Dedicated to the balanced discussion of global warming
An excellent opinion in the Wall Street Journal. It is absolutely amazing that there are so few media companies that try to get the story straight.
Last November, U.N. climate chief Rajendra Pachauri delivered a blistering rebuke to India’s environment minister for casting doubt on the notion that global warming was causing the rapid melting of Himalayan glaciers.
“We have a very clear idea of what is happening,” the chairman of the U.N. Intergovernmental Panel on Climate Change (IPCC) told the Guardian newspaper. “I don’t know why the minister is supporting this unsubstantiated research. It is an extremely arrogant statement.”
Kent Bernhard Jr. has written a very well-thought opinion in Portfolio.com. He discusses the realities of creating energy to support our lifestyles and the inherent difficulty in doing so without disturbing the environment in some way. There are no easy answers and no secret formula to create fuel for our consumption. In fact, the only way that we can not affect the environment is to probably revert to the ways of the historical Native American Indians.
Mr. Bernhard goes into great detail on the subject. He discusses natural gas, wind power, and nuclear. Please click through and read the entire article but my version will only focus on the first part. In this sampling he discusses Sen. Diane Feinstein and her efforts to block solar energy from the desert.READ MORE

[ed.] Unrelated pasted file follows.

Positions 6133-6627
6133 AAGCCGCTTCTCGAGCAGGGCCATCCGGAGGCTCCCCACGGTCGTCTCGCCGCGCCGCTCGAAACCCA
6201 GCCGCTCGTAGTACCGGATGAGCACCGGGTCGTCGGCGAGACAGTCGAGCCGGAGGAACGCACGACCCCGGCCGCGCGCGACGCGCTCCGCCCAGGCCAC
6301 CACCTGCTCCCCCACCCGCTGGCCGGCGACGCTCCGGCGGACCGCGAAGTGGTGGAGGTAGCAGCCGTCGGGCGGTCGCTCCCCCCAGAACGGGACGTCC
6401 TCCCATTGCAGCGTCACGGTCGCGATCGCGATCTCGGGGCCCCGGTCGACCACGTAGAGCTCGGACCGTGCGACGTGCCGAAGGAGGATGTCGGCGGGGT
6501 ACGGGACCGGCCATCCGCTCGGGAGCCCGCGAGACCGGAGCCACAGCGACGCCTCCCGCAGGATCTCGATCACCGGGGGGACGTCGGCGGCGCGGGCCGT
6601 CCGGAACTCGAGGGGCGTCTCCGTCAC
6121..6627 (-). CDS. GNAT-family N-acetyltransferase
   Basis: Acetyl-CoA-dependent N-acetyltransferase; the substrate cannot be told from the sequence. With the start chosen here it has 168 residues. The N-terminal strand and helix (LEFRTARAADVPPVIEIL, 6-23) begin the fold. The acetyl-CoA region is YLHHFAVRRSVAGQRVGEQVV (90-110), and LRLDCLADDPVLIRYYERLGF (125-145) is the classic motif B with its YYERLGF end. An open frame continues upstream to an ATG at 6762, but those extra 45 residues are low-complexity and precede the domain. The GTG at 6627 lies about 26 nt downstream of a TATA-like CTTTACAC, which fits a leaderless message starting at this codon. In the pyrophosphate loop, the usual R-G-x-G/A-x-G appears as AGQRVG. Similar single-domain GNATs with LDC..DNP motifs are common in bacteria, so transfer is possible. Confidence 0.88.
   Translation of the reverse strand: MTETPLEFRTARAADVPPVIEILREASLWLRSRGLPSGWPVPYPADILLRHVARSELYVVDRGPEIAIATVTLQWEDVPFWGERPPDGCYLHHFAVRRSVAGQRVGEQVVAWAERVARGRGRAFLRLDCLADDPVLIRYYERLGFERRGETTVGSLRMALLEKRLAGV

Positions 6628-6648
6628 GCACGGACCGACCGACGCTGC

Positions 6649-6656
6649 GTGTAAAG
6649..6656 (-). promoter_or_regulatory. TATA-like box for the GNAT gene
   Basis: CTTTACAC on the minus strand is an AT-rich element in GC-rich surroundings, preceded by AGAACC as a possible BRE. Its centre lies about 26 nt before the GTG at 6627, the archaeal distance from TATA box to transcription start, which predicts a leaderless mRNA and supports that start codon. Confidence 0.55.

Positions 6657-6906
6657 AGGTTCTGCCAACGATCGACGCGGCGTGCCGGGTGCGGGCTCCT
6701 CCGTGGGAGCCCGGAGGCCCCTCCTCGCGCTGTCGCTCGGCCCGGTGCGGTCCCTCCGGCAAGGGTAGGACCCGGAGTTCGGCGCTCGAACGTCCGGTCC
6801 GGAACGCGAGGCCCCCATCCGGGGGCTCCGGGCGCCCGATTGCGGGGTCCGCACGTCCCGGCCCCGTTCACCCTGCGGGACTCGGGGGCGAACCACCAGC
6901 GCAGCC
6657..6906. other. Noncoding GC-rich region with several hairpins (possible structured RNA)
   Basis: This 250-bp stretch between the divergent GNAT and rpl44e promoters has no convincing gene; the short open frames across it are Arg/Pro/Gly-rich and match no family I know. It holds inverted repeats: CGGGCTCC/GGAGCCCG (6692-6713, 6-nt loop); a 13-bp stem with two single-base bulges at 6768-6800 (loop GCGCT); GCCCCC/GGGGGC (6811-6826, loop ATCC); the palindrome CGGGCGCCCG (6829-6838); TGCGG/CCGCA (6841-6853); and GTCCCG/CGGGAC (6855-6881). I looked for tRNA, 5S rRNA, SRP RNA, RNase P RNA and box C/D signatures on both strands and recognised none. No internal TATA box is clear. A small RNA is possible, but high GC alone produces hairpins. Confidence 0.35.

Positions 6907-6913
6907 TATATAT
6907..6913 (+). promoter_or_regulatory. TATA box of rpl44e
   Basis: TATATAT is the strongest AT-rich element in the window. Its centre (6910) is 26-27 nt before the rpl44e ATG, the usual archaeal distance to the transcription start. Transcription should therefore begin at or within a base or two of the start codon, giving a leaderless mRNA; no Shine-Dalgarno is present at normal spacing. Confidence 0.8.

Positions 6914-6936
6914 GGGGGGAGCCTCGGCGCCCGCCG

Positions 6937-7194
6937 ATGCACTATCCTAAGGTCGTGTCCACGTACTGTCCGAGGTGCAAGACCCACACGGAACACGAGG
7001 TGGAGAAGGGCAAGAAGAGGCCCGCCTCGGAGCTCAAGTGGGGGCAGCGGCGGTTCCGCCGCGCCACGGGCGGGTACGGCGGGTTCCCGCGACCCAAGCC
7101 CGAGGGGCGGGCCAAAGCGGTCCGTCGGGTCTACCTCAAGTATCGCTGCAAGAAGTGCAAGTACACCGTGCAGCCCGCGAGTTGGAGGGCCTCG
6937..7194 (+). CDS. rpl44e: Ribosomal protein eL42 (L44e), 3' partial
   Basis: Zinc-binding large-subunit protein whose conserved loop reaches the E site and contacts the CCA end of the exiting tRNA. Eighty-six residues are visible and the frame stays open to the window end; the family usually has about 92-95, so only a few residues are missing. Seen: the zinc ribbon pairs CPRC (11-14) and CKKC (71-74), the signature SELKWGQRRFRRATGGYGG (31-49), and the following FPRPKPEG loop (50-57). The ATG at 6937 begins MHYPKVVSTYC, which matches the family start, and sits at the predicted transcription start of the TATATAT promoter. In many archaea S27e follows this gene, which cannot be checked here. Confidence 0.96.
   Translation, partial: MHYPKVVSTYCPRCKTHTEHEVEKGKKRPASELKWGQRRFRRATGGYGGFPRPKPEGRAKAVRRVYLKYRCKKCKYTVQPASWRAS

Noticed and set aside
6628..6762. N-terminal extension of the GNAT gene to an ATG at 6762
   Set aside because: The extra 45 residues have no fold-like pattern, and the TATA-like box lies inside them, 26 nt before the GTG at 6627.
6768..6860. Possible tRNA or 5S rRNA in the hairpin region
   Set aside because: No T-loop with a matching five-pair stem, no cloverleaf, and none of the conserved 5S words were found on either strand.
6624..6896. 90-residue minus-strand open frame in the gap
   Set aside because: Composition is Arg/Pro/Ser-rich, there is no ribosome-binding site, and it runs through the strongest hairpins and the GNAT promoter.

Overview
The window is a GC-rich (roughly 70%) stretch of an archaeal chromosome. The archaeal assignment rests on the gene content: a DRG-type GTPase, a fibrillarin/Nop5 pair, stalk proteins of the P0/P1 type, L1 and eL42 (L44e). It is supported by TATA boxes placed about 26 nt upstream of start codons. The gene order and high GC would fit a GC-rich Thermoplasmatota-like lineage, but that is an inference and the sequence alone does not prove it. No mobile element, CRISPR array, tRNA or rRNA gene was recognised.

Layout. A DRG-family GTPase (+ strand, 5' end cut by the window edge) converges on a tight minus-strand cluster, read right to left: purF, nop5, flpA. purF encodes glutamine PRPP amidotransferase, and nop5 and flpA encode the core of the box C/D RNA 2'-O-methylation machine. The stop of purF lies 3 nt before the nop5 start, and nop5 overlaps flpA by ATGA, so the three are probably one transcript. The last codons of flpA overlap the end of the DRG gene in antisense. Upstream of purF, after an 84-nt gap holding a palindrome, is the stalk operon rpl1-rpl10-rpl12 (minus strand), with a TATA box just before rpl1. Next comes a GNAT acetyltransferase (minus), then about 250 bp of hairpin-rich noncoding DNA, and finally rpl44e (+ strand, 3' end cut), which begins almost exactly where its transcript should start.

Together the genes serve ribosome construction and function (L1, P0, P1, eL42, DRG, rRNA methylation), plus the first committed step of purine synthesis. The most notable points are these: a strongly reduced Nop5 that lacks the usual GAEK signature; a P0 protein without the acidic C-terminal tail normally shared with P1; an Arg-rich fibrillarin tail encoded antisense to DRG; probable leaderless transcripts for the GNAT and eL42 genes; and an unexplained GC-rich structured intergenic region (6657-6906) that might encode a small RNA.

I thought that Lord Turnbull’s speach in front of the House of Lords on December 8, 2009 was very well done. It does an excellent job of praising many in the community for their efforts in addition to appropriately questioning the correct next action. As this is a public forum paid for by British taxpayers, I feel that I can include his complete comments here.
I especially like the realism in his comments about the exporting of carbon usage to China (or other less developed countries) and then blaming those countries for their dramatic increase. This is an issue that is often overlooked in the discussion of curtailing carbon output in any individual country.READ MORE
Dr. Eduardo Zorita has called for the barring of several of the people who recently had their emails released to the public. Dr. Zorita is not a typical “denier” but rather a paleoclimatologist from GKSS who has published many works within the field. Because I value how Dr. Zorita explains his position I re-publish it here without edit or further editorial comment. I sincerely hope that his fears that “my future studies will, again, not see the light of publication” but I fear that folks that sympathize with people like Mann, Jones and Rahmstorf could, very likely, be very cruel to those that question members of their club.READ MORE
Doug Craig over at Redding.com recently published an article covering the abbreviated history of research regarding greenhouse gases and the history of our scientific understanding of them. He naturally skipped those researchers and scientists that discuss the cooling affect of aerosols.